I am trying to replace strings found in File1 with strings in File2


<IMG SRC="/Repository/GetImage.dll?baseHref=Orange/2011/03/27&amp;EntityID=Ad12911&amp;imgExtension=" />
<IMG SRC="/Repository/GetImage.dll?baseHref=Orange/2011/03/20&amp;EntityID=Ad13304&amp;imgExtension=" />
<IMG SRC="/Repository/GetImage.dll?baseHref=Orange/2010/08/29&amp;EntityID=Ad13724&amp;imgExtension=" />



When I run this command

$ sed -e 's/.*SRC="\/Repository\([^"]*\)".*/\1/p{r File1' -e 'd}' File2

I get this error

sed: 1: "s/.*SRC="\/Repository\( ...": bad flag in substitute command: '{'

Is there something wrong with my regex?

The result I am trying to achieve would be to have File1 look like:


<IMG SRC="/Repository/getimage.dll?path=Orange/2011/03/27/129/Img/Ad1291103.gif" />
<IMG SRC="/Repository/getimage.dll?path=Orange/2011/03/20/133/Img/Ad1330402.gif" />
<IMG SRC="/Repository/getimage.dll?path=Orange/2010/08/29/137/Img/Ad1372408.gif" />
  • 2
    It would be more useful if you provide an example of the result you expect from this command. – geedoubleya Oct 13 '14 at 12:14
  • 1
    I am not sure sed can fetch/join line in/from another file. – Archemar Oct 13 '14 at 12:22
  • The regex portion is OK (I think) - however I don't see how the command portion can work. At best, the r command will read the whole of File1 into pattern space each time (and can't be used within a substitute command, as you appear to be trying to do). – steeldriver Oct 13 '14 at 12:37
  • @geedoubleya thanks, I added the result I would like to see in File1. – rbroadus Oct 13 '14 at 21:23
  • @Archemar, I was using this question as a guide and they replace the contents of one file with another: unix.stackexchange.com/questions/20322/… – rbroadus Oct 13 '14 at 21:25

If you are trying to replace in File1 everything inside double quotes with new image names taken from File2 then I would use awk:

awk -F'"' 'NR==FNR{a[i++]=$1;next}{print $1 FS a[j++] FS $3}' File2 File1

The output is the following:

<IMG SRC="/getimage.dll?path=Orange/2011/03/27/129/Img/Ad1291103.gif" />
<IMG SRC="/getimage.dll?path=Orange/2011/03/20/133/Img/Ad1330402.gif" />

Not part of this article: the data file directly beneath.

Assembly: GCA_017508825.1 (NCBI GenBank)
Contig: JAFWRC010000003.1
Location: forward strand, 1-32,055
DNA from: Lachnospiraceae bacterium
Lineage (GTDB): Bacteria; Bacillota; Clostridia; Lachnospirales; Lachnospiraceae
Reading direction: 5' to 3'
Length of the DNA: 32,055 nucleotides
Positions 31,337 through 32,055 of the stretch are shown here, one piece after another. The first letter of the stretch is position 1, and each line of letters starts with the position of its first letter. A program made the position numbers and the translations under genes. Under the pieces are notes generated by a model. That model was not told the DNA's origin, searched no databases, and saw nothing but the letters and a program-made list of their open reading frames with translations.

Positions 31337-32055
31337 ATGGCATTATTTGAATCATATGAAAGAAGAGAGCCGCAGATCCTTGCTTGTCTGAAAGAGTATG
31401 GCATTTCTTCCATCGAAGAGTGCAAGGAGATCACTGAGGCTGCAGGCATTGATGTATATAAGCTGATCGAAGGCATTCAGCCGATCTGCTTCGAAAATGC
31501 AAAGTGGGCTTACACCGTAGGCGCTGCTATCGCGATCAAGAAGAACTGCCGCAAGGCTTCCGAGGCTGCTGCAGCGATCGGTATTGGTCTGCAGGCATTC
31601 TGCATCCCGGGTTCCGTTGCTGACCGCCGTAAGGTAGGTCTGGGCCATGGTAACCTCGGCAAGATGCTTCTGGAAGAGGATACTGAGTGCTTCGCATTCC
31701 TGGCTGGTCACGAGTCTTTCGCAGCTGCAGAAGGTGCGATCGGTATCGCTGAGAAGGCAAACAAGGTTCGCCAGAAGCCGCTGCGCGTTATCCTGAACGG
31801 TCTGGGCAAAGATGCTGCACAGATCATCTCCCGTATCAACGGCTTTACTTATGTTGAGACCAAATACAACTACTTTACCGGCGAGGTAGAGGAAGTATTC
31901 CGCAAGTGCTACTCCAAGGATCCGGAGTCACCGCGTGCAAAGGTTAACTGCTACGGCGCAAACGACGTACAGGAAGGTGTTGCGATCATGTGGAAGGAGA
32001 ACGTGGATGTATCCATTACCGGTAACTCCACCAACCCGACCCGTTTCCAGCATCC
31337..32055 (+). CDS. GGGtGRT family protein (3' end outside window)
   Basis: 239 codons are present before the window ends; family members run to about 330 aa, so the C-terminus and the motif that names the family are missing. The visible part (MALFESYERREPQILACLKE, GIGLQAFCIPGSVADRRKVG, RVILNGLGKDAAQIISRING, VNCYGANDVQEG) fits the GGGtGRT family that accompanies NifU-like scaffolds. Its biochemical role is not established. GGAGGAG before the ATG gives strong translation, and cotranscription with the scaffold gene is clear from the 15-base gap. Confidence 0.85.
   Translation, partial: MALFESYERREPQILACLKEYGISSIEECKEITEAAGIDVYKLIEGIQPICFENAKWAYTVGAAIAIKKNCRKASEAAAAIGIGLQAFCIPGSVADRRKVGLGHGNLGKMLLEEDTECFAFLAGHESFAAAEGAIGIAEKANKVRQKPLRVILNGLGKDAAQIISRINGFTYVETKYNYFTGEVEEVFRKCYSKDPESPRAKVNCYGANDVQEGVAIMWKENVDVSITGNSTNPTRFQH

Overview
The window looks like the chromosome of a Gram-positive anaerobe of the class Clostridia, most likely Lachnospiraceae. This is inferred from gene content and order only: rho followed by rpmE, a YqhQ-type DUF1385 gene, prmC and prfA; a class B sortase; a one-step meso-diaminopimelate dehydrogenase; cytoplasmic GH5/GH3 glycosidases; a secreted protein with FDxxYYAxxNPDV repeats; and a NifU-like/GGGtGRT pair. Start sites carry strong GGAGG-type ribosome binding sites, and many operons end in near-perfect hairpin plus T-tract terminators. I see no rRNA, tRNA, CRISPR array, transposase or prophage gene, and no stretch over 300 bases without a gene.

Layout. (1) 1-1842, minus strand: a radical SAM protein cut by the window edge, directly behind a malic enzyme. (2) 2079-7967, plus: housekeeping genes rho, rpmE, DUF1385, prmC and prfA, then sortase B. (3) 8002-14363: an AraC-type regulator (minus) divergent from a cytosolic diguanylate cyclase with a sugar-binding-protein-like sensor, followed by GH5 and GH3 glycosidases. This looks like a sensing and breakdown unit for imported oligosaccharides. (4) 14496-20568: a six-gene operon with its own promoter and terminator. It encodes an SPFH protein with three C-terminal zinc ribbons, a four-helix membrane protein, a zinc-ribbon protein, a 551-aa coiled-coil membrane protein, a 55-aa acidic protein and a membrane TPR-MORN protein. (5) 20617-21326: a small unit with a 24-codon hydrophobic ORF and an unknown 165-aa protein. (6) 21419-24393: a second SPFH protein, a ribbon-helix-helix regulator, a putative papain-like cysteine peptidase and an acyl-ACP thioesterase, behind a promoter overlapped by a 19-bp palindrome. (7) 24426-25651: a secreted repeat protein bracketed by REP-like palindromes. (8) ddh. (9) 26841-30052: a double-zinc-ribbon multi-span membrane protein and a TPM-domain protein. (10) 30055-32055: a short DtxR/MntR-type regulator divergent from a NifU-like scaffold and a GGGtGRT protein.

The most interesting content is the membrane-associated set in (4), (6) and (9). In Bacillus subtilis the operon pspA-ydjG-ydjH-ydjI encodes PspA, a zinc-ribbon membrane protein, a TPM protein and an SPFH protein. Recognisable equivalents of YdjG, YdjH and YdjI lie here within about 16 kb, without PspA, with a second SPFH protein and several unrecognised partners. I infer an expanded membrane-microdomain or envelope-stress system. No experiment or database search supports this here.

<IMG SRC="/getimage.dll?path=Orange/2010/08/29/137/Img/Ad1372408.gif" />
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  • Here is the actual File1 that I am trying to copy image URLs into: pastebin.com/XbwtZJPa. When I run the awk command I get double quotes at the beginning of each line. – rbroadus Oct 13 '14 at 21:38
  • Thanks! Given the example files I provided this answer worked, so I marked it as the solution. However, I did have an issue running this awk command with the file in my pastebin link. Would it be best to ask about this file in a separate question? – rbroadus Oct 13 '14 at 21:57
  • @rbroadus I'm just looking at pastebin file, but the format of that file is completely different - first of all in your example you have only <img> lines, so all lines should be replaced (and that is the solution in my answer), but in real life you have to somehow define which lines you want to replace under which circumstances. So yes, it would be best if you post new question and please describe precisely what exactly do you want to achieve. – jimmij Oct 13 '14 at 22:06

I have no idea what you're trying to do there but then my sed-fu is not that strong so I guess you're using some arcane syntax I am unaware of. Since I can't tell you what's wrong with your sed (but an educated guess is that the special characters contained in your replacement strings (/,? etc) are causing problems), I will instead offer a perl alternative:

perl -i -pe 'BEGIN{open($f,shift); while(<$f>){chomp; push @F,$_}}
            $k=shift(@F); s/(.*SRC=.)([^"]*)/$1$k/' file2 file1 

Here's the same thing written as a commented script to make it clearer. In the one-liner above, the -i causes the actual input file to be changed, just like sed -i.

#!/usr/bin/env perl

## This is the equivalent of the BEGIN{} block.
## @ARGV is the array of arguments and shift returns
## the first element of it. This is file2 which is
## then opened, each line is read, its trailing \n
## is removed by chomp and it is then added to the @F array.
my $file=shift(@ARGV);
while(<$f>){chomp; push @F,$_}

## This is the rest of the oneliner above. The -pe options
## cause the file to be read and each line printed after 
## the script is applied. Since the previous block removed 
## file2 from @ARGV, this is applied to file1 only.
while (<>) {
    ## Remove the 1st item of @F. This is a line of file2.

    ## Make the substitution. The \ before the " is not 
    ## needed, I just added it here because otherwise, the 
    ## syntax highlighting is broken. 
    ## This print is implied by the -p flag
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The error is telling you that your sed command is wrong, not your regexp. You need a newline or semicolon to separate the s command from the following { command. Equivalently, you can put them in separate -e arguments.

sed -e 's/.SRC="/Repository([^"])".*/\1/p' -e '{' -e 'r File1' -e 'd' -e '}' File2

This won't do what you want, though. It removes the prefix …SRC="Repository/ and the part starting at the next double quote from the input, printing only lines that have been replaced (because of the p flag on the s command, and the following d), and it inserts a copy of File1 for each input line (matched or not).

If you want to match data from the two files, you'll need a more powerful tool than sed¹. Awk or Perl are good choices.

¹ Technically, sed is Turing complete, but doing that in sed would be extremely complex and obscure.

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